Katsuwonus pelamis (Linnaeus, 1758)
Catalog of Fishes (gen., sp.) | ITIS | CoL
Actinopterygii | Perciformes | Scombridae | Scombrinae
Scomber pelamis, Euthynnus pelamis, Gymnosarda pelamis
Listao, Listado, Skipjack tuna fish
Picture by Randall, J.E.
Collette, B.B. and C.E. Nauen. 1983. (Ref. 168)
Other references | Biblio | Coordinator : Collette, Bruce B. | Collaborators
Size / Weight / Age
Max length : 110 cm NG male/unsexed; (Ref. 58652); common length : 80.0
cm FL male/unsexed; (Ref. 168); max. published weight: 34.5 kg (Ref. 168);
max. reported age: 12 years (Ref. 168)
Length at first maturity
Lm 42.8, range 40 - 45.4 cm
Pelagic-oceanic; oceanodromous (Ref. 51243); marine; depth range 0 - 260
m (Ref. 9340), usually 0 - ? m (Ref. 55287)
Climate / Range
Tropical; 15°C - 30°C (Ref. 168); 58°N - 47°S, 180°W
Cosmopolitan in tropical and warm-temperate waters. Not found in the eastern
Mediterranean Sea (Ref. 28950) and the Black Sea. Highly migratory species,
Annex I of the 1982 Convention on the Law of the Sea (Ref. 26139).
Countries | FAO areas | Ecosystems | Occurrences | Introductions
Dorsal spines (total): 14 - 16; Dorsal soft rays (total): 14 - 15; Anal
spines: 0; Anal soft rays: 14 - 15; Vertebrae: 41. Interpelvic process
small and bifid. Body without scales except for the corselet and the lateral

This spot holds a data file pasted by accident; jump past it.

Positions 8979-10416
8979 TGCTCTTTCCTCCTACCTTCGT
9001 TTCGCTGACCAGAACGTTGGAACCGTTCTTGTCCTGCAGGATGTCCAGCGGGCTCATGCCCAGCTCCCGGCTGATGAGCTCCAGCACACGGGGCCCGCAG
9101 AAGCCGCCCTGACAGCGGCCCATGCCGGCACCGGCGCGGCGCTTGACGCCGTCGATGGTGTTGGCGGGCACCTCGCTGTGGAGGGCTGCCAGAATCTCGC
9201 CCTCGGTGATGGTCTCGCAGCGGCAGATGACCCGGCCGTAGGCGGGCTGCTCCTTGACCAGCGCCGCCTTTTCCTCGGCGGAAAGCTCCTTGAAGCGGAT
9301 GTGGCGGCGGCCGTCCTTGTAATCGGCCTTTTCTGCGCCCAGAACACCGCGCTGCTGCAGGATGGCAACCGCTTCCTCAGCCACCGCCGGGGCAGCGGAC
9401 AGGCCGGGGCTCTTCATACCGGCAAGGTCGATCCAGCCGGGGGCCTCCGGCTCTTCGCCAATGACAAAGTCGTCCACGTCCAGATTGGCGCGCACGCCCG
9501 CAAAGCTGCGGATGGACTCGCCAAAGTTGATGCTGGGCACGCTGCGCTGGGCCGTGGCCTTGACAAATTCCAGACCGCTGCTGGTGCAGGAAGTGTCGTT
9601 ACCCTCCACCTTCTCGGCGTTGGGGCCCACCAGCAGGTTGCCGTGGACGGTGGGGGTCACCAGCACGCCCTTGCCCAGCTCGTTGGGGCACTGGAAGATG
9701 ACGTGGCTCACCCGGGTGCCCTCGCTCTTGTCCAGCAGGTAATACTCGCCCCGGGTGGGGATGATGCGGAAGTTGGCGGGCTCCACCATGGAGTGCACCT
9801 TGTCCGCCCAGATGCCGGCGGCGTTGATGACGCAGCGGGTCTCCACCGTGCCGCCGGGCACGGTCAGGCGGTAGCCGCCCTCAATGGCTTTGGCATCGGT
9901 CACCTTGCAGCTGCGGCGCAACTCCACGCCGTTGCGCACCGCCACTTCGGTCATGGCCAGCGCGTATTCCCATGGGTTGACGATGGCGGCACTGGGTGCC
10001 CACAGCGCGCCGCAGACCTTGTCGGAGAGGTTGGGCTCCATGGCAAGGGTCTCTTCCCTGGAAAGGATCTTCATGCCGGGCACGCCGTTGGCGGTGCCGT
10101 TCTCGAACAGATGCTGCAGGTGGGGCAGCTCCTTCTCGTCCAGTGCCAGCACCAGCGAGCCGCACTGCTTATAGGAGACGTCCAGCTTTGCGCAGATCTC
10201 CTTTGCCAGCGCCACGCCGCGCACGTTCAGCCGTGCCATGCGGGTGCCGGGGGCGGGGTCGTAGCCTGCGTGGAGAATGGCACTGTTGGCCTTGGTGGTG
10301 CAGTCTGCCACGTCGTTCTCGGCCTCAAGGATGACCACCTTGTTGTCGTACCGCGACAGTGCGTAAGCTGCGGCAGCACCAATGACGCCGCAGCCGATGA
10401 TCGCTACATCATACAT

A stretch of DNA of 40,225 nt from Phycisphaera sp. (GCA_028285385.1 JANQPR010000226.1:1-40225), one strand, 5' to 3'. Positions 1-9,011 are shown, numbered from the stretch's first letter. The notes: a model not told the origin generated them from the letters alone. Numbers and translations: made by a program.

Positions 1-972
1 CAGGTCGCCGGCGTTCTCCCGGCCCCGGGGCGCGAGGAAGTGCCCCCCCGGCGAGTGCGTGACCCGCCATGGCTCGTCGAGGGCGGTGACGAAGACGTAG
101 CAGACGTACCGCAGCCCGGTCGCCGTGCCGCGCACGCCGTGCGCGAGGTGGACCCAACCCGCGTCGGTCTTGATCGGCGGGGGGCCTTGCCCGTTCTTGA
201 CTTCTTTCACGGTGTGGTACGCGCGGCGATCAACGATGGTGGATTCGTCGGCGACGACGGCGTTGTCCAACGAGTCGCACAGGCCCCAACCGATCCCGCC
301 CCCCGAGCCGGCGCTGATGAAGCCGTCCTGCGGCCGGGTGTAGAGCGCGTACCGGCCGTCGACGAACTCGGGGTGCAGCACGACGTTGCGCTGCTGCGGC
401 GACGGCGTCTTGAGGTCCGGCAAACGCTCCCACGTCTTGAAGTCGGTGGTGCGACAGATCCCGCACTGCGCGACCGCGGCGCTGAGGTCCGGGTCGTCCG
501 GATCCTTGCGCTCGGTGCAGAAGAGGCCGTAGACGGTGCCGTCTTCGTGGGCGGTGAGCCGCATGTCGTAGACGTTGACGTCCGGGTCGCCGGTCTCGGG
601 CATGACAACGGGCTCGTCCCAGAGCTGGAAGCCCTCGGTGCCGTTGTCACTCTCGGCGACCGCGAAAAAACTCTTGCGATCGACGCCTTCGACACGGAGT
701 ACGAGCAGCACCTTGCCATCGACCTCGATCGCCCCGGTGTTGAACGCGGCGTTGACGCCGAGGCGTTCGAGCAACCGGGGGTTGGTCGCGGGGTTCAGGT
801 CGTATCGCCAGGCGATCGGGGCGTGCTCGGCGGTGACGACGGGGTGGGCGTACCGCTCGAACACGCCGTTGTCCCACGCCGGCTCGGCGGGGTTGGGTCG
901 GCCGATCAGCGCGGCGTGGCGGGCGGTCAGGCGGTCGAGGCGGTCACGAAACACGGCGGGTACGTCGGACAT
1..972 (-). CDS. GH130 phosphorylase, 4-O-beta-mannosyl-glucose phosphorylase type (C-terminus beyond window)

line. Swim bladder absent. The back is dark purplish blue, lower sides
and belly silvery, with 4 to six very conspicuous longitudinal dark bands
which in live specimens may appear as continuous lines of dark blotches.
Glossary (e.g. epibenthic)
Found in offshore waters; larvae restricted to waters with surface temperatures
of 15°C to 30°C (Ref. 6390). Exhibit a strong tendency to school in
surface waters with birds, drifting objects, sharks, whales and may show a
characteristic behavior like jumping, feeding, foaming, etc. Feed on fishes,
crustaceans, cephalopods and mollusks; cannibalism is common. Spawn throughout
the year in the tropics, eggs released in several portions (Ref. 35388). Eggs
and larvae are pelagic (Ref. 6769). Preyed upon by large pelagic fishes (Ref.
6885). Also taken by trolling on light tackle using plugs, spoons, feathers,
or strip bait (Ref. 9684). Marketed fresh, frozen or canned (Ref. 9340); also
dried-salted and smoked (Ref. 9987).